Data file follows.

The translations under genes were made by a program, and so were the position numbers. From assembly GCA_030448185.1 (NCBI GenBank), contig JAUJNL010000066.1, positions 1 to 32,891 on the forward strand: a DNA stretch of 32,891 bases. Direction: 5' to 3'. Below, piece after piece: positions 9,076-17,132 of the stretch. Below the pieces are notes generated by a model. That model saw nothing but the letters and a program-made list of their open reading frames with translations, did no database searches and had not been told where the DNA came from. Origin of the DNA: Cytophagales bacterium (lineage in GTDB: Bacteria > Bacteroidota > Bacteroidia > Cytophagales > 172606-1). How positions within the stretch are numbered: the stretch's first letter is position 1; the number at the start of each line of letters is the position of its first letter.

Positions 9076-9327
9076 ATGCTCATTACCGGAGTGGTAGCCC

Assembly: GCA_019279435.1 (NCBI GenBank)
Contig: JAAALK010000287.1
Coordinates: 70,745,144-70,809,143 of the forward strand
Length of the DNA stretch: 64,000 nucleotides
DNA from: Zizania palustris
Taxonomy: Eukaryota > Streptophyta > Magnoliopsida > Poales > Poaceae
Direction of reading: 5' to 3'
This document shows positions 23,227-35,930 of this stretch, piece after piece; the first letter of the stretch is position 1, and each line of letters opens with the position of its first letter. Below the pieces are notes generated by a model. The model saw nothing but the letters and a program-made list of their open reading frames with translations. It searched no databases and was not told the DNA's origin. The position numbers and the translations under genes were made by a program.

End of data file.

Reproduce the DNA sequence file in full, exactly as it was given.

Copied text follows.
The translations under genes were made by a program, and so were the position numbers. From assembly GCA_030448185.1 (NCBI GenBank), contig JAUJNL010000066.1, positions 1 to 32,891 on the forward strand: a DNA stretch of 32,891 bases. Direction: 5' to 3'. Below, piece after piece: positions 9,076-17,132 of the stretch. Below the pieces are notes generated by a model. That model saw nothing but the letters and a program-made list of their open reading frames with translations, did no database searches and had not been told where the DNA came from. Origin of the DNA: Cytophagales bacterium (lineage in GTDB: Bacteria > Bacteroidota > Bacteroidia > Cytophagales > 172606-1). How positions within the stretch are numbered: the stretch's first letter is position 1; the number at the start of each line of letters is the position of its first letter.

Positions 9076-9327
9076 ATGCTCATTACCGGAGTGGTAGCCC

Assembly: GCA_019279435.1 (NCBI GenBank)
Contig: JAAALK010000287.1
Coordinates: 70,745,144-70,809,143 of the forward strand
Length of the DNA stretch: 64,000 nucleotides
DNA from: Zizania palustris
Taxonomy: Eukaryota > Streptophyta > Magnoliopsida > Poales > Poaceae
Direction of reading: 5' to 3'
This document shows positions 23,227-35,930 of this stretch, piece after piece; the first letter of the stretch is position 1, and each line of letters opens with the position of its first letter. Below the pieces are notes generated by a model. The model saw nothing but the letters and a program-made list of their open reading frames with translations. It searched no databases and was not told the DNA's origin. The position numbers and the translations under genes were made by a program.